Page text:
moderate Prices. Largest Prescription Business in the State. 


(Commercial and 



€lias. C. Ulalter, Itlgr. 
I^omc Cclcphonc 5$2. 

The Photographs in this Book 
were made by the 

American Uicw Co., 

22$ \l Charles Strea, 

Photographs of Buildings, Coun- 
try Residences, Interior and exter- 
ior, Rorses, Vachts, machinery, 
Agents' Samples, Groups, Photo- 
graphs in Caw Cases, also for 
Ralf-Cone Ulork for Catalogues 
and magazines. In fact, we 
Photograph Anything and Eoery 
thing. «««««««« 



Steam .1n^ (Bas ifittcri? 


423 Tenth Street, N. W. Washington, D. C. 

C . (Se^ii'rr r-iy <Stc/i r. 

J^rft/iA- 9//. £,c/if'fct'i 

y. C. o/c/iman's uonSy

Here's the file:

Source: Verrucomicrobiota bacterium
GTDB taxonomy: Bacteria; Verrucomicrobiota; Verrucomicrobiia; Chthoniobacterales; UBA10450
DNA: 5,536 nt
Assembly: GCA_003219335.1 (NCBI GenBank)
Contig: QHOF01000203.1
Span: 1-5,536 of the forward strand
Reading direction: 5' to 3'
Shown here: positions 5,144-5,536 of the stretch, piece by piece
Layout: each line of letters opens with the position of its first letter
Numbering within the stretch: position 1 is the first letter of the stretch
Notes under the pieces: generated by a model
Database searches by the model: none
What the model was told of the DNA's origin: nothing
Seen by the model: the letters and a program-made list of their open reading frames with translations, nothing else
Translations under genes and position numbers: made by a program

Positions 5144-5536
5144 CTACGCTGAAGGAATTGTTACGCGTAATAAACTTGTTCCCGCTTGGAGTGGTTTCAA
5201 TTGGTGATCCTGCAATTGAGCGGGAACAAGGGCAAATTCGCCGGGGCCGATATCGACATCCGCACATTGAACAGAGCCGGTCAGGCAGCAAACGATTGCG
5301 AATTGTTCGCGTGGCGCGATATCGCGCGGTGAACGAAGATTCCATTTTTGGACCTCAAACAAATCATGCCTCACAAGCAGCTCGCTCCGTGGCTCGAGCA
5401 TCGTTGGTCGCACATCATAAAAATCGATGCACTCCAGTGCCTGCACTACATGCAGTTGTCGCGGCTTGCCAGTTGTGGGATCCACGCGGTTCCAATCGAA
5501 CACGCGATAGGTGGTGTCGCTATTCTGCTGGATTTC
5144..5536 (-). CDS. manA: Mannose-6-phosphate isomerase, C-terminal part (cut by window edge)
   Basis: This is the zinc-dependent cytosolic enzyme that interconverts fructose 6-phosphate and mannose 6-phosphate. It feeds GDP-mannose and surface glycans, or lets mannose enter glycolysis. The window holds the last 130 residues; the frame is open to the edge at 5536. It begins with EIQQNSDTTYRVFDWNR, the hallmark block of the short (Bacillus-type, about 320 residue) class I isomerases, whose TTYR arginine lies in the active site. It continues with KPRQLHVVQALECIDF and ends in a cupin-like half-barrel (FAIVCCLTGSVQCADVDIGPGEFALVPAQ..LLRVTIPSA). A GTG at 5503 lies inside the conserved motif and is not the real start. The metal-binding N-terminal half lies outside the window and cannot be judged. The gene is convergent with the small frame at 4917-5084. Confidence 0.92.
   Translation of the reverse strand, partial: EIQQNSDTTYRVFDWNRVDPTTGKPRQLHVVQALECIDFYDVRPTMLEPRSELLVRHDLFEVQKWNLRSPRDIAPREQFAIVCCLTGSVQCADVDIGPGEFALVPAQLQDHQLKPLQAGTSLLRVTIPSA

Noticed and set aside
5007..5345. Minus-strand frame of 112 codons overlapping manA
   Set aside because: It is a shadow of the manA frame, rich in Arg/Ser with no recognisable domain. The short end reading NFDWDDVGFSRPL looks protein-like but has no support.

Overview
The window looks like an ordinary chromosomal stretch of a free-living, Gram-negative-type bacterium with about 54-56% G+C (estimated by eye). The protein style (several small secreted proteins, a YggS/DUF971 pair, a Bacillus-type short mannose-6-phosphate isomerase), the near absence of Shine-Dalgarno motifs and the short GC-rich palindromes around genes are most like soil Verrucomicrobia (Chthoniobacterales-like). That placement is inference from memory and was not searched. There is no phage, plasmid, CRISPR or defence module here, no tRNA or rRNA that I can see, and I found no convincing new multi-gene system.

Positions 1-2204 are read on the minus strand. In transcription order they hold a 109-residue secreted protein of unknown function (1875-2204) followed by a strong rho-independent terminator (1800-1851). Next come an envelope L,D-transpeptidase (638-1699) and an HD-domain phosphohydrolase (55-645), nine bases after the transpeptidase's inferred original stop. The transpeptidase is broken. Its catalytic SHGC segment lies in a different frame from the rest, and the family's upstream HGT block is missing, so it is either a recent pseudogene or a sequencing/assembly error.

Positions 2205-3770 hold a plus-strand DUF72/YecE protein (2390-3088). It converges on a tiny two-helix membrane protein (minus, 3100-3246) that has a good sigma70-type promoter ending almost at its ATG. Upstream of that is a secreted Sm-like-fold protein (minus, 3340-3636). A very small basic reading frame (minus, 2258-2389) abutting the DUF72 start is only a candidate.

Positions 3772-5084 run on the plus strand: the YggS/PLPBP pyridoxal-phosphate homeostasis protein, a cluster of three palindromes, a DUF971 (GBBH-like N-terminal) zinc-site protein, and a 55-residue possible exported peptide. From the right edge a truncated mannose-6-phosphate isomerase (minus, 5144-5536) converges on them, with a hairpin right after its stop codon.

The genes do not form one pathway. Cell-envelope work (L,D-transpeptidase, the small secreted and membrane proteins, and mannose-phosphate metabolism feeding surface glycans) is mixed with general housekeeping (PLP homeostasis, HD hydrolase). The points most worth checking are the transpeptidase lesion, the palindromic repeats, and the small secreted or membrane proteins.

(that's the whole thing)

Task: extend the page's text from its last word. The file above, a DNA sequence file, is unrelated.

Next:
Hu-man-ic Shoes for Men - - $4.00 
Hu-man-ic Shoes for Women - $5*00 


939 Penna. Ave., N. W., Washington, D. C. 

Chas. H. Stanley, 

400 Equitable Building, Baltimore. 

Residence. Laurel, Md. 

Iiicludiiii; the world-renowned ESTEY ORGANS, WEBKR. 
KS'ri:V, I'lSCHKR and IVERS & POND PI.\NO.S. Pianos 
for Rent, .\, a full line of SHEET MUSIC, MUSIC I500KS 
and MUSIC.XL INSTRUMENTS of all kinds. 

Sanders $( Stayman, 

1327 F ST., N. W., WASHINGTON, D C. 



510 9th St., N. W., Washington, D. C. 

Ice Cream, Ices, Frozen Punch and Puddings, Charlotte Russe, 
TELEPHONE 1032. Fancy Cakes, Candies. 


Wm, F. Murb^ch,, 

G ^ « iiKl^'omr Caiior, 

Cor. Pork Ave. and Fayette St., 
ncrc Buildins. 


Correct Engraving in all lorms at Moderate Frices. 

Books and Stationery in the Greatest Variety. 

428 Seventh Street, 



<^^ ^ . S K I. I N G K R , 


711 I Street, N. W., Washington, D. C. 

Manufacturers of Thermometers. 




Diamonds, Opera-Classes, Silver Wars, Photographers Supplies, 

16 E. Baltimore St., Baltimore, Md. 


...PRES-S OF.. 



JAN 79